Internetwork Oscillations

A summary of all internetwork oscillations for the first half (block A) of the 1700 Å data is shown in Figure 6.4. Here the ordinate is the period, P, as determined from the wavelet analysis. The nature of wavelet analysis means that the values of period increase logarithmically. The abscissa, *l*, is the oscillation lifetime binned to integer values. For example, the lifetime of 4.67 cycles discussed above is placed in the 4-5 bin. The horizontal dashed line is at (√2)/1.03 cycles (minimum lifetime), the vertical dashed line is at the Nyquist frequency, while the two solid vertical lines are at 3 and 5 min. The curved dashed line refers to the maximum number of complete cycles which can be observed at each period (due to the finite length of the time series). Figure 6.4 is plotted on a inverted linear intensity scale, such that darker areas correspond to a larger number of pixels with oscillations at period P, for lifetime *l*. The four colour bands refer to the upper quartile (black; >75% of peak value), mid-upper quartile (dark red; 50-75% of peak value), mid-lower quartile (brighter red; 25-50% of peak value) and lower quartile (bright red; <25% of peak value). The data have been divided by the number of pixels (hence number of light curves), to make all results from the network and internetwork directly comparable. It should be noted that oscillations in the bright red areas *are not* less significant than those in the black areas - the rules regarding significance are the same for all oscillations. Instead, oscillations in the bright red areas are less common than those in the black areas. This is an important distinction between the wavelet studies and the results from Fourier analysis.

Figure 6.4 displays several interesting features. The most common oscillation is a well defined peak with a period of log_{10}(P) = 2.33 (P ~ 210 s), lasting for 2-3 cycles, with an occurrence rate of 0.26 (i.e., 1 in 4 pixels contain an oscillation at this period for this lifetime). There are few oscillations below log_{10}(P) = 2.2 (P ~ 160 s), and all the long-lifetime oscillations (LLOs; defined as >8 cycles) occur near the acoustic band (i.e., log_{10}P ~ 2.2-2.5). The internetwork results from the other UV passbands display a similar behaviour.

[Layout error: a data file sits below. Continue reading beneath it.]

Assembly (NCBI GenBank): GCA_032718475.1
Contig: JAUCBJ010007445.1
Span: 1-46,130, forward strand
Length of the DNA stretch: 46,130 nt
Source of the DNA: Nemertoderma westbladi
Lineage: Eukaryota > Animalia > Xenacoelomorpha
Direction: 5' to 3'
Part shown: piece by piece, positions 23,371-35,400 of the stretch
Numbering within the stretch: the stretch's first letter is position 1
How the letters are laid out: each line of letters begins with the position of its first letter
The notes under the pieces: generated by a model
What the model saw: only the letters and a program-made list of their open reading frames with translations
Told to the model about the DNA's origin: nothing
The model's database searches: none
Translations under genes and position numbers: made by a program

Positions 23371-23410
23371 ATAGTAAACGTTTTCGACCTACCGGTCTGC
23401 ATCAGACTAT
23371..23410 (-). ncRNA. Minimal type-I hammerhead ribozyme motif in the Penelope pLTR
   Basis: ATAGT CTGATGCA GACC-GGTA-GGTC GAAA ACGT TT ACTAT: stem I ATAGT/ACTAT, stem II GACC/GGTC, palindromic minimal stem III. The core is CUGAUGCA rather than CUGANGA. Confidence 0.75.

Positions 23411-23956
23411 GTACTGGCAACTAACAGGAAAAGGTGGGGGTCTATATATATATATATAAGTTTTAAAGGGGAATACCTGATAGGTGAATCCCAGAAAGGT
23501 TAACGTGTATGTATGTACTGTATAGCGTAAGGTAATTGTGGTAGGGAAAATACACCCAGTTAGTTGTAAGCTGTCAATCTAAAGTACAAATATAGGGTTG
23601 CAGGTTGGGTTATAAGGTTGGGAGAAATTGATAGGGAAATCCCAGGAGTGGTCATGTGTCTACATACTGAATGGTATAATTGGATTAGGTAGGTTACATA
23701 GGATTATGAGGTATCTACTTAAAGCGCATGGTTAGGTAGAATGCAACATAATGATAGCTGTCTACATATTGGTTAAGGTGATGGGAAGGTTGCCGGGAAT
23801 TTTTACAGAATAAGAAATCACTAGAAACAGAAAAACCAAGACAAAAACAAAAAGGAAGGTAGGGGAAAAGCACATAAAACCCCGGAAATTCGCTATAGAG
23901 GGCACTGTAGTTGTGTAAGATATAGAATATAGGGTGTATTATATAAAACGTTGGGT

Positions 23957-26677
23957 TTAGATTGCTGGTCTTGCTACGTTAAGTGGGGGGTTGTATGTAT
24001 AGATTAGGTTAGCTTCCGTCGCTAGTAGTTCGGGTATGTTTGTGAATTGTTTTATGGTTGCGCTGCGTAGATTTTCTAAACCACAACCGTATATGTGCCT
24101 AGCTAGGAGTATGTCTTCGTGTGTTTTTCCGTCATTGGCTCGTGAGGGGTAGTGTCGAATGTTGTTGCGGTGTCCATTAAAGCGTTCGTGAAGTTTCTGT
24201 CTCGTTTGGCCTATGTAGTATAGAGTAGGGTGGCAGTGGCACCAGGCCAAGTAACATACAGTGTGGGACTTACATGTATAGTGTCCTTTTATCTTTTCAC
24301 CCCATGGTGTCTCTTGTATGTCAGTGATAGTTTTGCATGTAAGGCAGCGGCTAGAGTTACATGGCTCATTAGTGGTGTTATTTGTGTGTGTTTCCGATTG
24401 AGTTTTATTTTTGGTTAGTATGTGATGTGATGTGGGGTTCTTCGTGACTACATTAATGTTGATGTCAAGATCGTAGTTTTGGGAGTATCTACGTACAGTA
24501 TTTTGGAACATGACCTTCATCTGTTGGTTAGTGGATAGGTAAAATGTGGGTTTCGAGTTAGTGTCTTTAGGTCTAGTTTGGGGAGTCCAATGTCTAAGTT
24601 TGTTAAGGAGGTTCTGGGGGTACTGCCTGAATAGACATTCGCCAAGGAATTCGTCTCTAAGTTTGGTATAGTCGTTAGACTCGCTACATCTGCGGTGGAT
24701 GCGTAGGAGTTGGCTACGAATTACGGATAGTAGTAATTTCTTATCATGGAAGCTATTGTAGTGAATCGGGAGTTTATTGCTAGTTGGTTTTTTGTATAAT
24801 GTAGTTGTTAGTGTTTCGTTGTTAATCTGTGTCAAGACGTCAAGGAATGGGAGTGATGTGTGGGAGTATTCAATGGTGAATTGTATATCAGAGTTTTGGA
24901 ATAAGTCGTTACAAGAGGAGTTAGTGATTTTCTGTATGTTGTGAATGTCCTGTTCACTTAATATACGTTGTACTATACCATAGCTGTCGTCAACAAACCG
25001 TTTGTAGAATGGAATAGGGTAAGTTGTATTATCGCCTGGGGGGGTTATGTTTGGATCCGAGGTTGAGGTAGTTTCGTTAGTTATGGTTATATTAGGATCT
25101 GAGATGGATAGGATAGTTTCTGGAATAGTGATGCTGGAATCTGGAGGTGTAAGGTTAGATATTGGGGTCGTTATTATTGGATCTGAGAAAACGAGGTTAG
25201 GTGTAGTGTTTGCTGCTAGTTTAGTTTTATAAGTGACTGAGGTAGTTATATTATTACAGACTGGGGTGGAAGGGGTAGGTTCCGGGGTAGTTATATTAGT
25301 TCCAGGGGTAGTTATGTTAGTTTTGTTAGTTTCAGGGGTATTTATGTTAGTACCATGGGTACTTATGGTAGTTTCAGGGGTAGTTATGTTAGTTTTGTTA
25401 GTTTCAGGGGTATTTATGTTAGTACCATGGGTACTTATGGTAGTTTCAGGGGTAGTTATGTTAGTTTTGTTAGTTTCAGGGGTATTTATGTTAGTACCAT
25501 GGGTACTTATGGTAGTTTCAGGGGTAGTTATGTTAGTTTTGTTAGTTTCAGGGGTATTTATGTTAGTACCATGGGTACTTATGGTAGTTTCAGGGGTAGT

By summing Figure 6.4 over the lifetime axis we can create occurrence rate curves which are directly comparable to the average Fourier power curves (Figure 6.5). These occurrence rate curves have also been divided by a probability correction curve, to account for the fact that short-period oscillations are more likely to be observed (less time to undergo (√2)/1.03 cycles, and more light curve outside the COI). In Figure 6.5 the ordinate is the occurrence per pixel (i.e., average number of cycles) for the top panel, and average Fourier power per pixel for the bottom panel. Both panels share the same abscissa as Figure 6.4, namely period on a log scale. Again the two vertical lines are at 3 and 5 min.

Although the curves in Figure 6.4 are comparable, the distinct Fourier - wavelet difference still exists. In the top part of Figure 6.4 all the oscillations are equally significant - all oscillations have a >95% significance for at least t = t_{d}. However in the bottom part, the Fourier power defines the significance. As these are normalised Fourier power spectra, the 95% significance level is at 5.99 (see Chapter 4). Hence although the oscillations with log_{10}(P) = 2.6 are all above 95% significance in the wavelet study, their average Fourier power is well below 95%.

A simple Gaussian fit (i.e., with no continuum) has been applied to the feature around the acoustic band and overplotted in each case. The Gaussian fit was applied to the region of the curve from where it rises above zero, to the minimum around log_{10}(P) = 2.6. The value of the centre of the Gaussian fit (COG), and one sigma width are displayed in the top right corner of each plot. It should be noted that this width is an indication of the spread of frequencies around the peak. The estimated error in the determination of the position of the centre of the Gaussian is typically around 0.005 in log_{10}(P) (i.e., δP 4> s), and hence much smaller than the one sigma width.

Figure 6.5 shows the good agreement between the wavelet analysis and classical Fourier approach. It displays a rise of power (Fourier) and occurrence rate (wavelet) with increasing period, reaching a maximum around log_{10}(P) = 2.4 (P ~ 250 s). This value differs from the peak in Figure 6.4 because of the probability correction curve applied to the data. Both curves reach a minimum around log_{10}(P) = 2.6 (P ~ 400 s), followed by a gradual increase at higher periods. Using phase analysis techniques, Krijger *et al.* (2001) attribute this high period power primarily to internal gravity waves, with some contribution from granular overshoot and the low-frequency tail of acoustic interference. The fall-off at log_{10}(p) >3.0 is due to the high-pass filter applied to the light curves.